Dear old dad.

Rivka L. Glaser, Ethylin Wang Jabs

Research output: Contribution to journalArticle

Abstract

The origin and frequency of spontaneous mutations that occur with age in humans have been a topic of intense discussion. The mechanisms by which spontaneous mutations arise depend on the parental germ line in which a mutation occurs. In general, paternal mutations are more likely than maternal mutations to be base substitutions. This is likely due to the larger number of germ cell divisions in spermatogenesis than in oogenesis. Maternal mutations are more often chromosomal abnormalities. Advanced parental age seems to influence some mutations, although it is not a factor in the creation of others. In this review, we focus on patterns of paternal bias and age dependence of mutations in different genetic disorders, and the various mechanisms by which these mutations arise. We also discuss recent data on age and the frequency of these mutations in the human male germ line and the impact of these data on this field of research.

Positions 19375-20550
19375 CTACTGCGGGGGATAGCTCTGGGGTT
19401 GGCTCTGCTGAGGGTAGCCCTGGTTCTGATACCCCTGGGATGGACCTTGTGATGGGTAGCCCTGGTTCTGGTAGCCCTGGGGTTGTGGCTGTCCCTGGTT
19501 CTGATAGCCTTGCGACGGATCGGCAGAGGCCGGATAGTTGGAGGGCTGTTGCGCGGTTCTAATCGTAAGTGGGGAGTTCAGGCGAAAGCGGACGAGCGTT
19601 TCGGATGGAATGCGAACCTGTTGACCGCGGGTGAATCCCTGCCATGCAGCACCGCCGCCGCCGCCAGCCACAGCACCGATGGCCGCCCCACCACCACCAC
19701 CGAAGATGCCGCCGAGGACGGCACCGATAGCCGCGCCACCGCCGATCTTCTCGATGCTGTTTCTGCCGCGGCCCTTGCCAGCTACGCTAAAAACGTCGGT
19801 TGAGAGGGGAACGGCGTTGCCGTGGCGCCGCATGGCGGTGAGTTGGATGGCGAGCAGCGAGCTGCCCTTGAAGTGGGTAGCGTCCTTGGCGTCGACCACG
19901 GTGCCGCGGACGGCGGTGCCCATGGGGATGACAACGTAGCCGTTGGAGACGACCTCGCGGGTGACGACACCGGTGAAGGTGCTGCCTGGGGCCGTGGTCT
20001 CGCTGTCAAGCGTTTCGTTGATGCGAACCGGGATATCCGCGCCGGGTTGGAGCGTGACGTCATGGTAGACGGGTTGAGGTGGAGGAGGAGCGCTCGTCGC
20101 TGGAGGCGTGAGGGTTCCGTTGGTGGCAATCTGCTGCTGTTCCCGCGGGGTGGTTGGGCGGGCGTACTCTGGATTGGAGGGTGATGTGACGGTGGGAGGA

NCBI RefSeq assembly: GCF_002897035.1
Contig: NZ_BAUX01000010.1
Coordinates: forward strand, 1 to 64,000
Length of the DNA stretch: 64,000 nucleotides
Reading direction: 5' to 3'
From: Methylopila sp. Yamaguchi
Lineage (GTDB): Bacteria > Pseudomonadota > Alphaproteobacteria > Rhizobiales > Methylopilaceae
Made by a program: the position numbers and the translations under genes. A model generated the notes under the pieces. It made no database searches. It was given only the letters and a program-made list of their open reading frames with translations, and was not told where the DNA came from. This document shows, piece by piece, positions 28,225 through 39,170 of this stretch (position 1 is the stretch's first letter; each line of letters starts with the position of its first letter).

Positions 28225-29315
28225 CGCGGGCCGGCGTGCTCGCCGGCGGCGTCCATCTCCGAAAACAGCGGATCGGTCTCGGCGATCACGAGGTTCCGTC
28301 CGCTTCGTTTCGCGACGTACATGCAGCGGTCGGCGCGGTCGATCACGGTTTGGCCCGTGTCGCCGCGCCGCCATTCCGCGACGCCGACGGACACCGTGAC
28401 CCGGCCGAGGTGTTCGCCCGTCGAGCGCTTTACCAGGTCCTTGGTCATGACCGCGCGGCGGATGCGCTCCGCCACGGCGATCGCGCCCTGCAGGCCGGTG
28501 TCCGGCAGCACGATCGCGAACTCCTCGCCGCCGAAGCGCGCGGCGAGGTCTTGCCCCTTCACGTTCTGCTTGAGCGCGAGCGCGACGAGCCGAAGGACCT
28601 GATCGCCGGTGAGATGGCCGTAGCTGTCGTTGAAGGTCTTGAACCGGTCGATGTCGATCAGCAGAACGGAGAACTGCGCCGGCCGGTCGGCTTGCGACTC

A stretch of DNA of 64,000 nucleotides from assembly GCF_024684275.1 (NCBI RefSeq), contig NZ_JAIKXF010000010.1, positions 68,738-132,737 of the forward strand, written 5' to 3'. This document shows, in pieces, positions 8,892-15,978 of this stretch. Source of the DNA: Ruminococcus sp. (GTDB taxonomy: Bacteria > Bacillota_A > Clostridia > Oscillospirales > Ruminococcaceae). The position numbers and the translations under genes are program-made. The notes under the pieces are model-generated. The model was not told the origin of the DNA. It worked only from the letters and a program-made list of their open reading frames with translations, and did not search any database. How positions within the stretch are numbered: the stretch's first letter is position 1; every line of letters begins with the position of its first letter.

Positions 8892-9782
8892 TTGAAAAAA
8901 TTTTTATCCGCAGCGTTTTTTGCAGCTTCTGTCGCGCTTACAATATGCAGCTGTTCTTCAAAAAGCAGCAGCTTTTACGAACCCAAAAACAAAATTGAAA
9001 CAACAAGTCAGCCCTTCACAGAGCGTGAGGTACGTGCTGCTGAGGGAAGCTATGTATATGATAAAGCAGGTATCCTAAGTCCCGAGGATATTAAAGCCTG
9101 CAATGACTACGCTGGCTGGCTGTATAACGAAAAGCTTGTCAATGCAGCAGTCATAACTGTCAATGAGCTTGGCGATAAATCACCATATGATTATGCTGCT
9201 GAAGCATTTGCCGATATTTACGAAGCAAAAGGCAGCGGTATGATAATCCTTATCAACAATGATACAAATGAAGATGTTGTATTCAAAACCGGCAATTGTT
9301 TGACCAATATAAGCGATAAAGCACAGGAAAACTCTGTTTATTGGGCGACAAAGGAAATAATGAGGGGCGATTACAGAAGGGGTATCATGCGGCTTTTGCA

Original languageEnglish (US)
JournalScience of aging knowledge environment : SAGE KE
Volume2004
Issue number3
StatePublished - 2004
Externally publishedYes

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Mutation
Germ Cells
Mutation Rate
Paternal Age
Mothers
Oogenesis
Inborn Genetic Diseases
Spermatogenesis
Chromosome Aberrations
Cell Division
Parents
Research

Cite this

Glaser, R. L., & Jabs, E. W. (2004). Dear old dad. Science of aging knowledge environment : SAGE KE, 2004(3).

Dear old dad. / Glaser, Rivka L.; Jabs, Ethylin Wang.

In: Science of aging knowledge environment : SAGE KE, Vol. 2004, No. 3, 2004.

Research output: Contribution to journalArticle

Glaser, RL & Jabs, EW 2004, 'Dear old dad.', Science of aging knowledge environment : SAGE KE, vol. 2004, no. 3.
Glaser, Rivka L. ; Jabs, Ethylin Wang. / Dear old dad. In: Science of aging knowledge environment : SAGE KE. 2004 ; Vol. 2004, No. 3.
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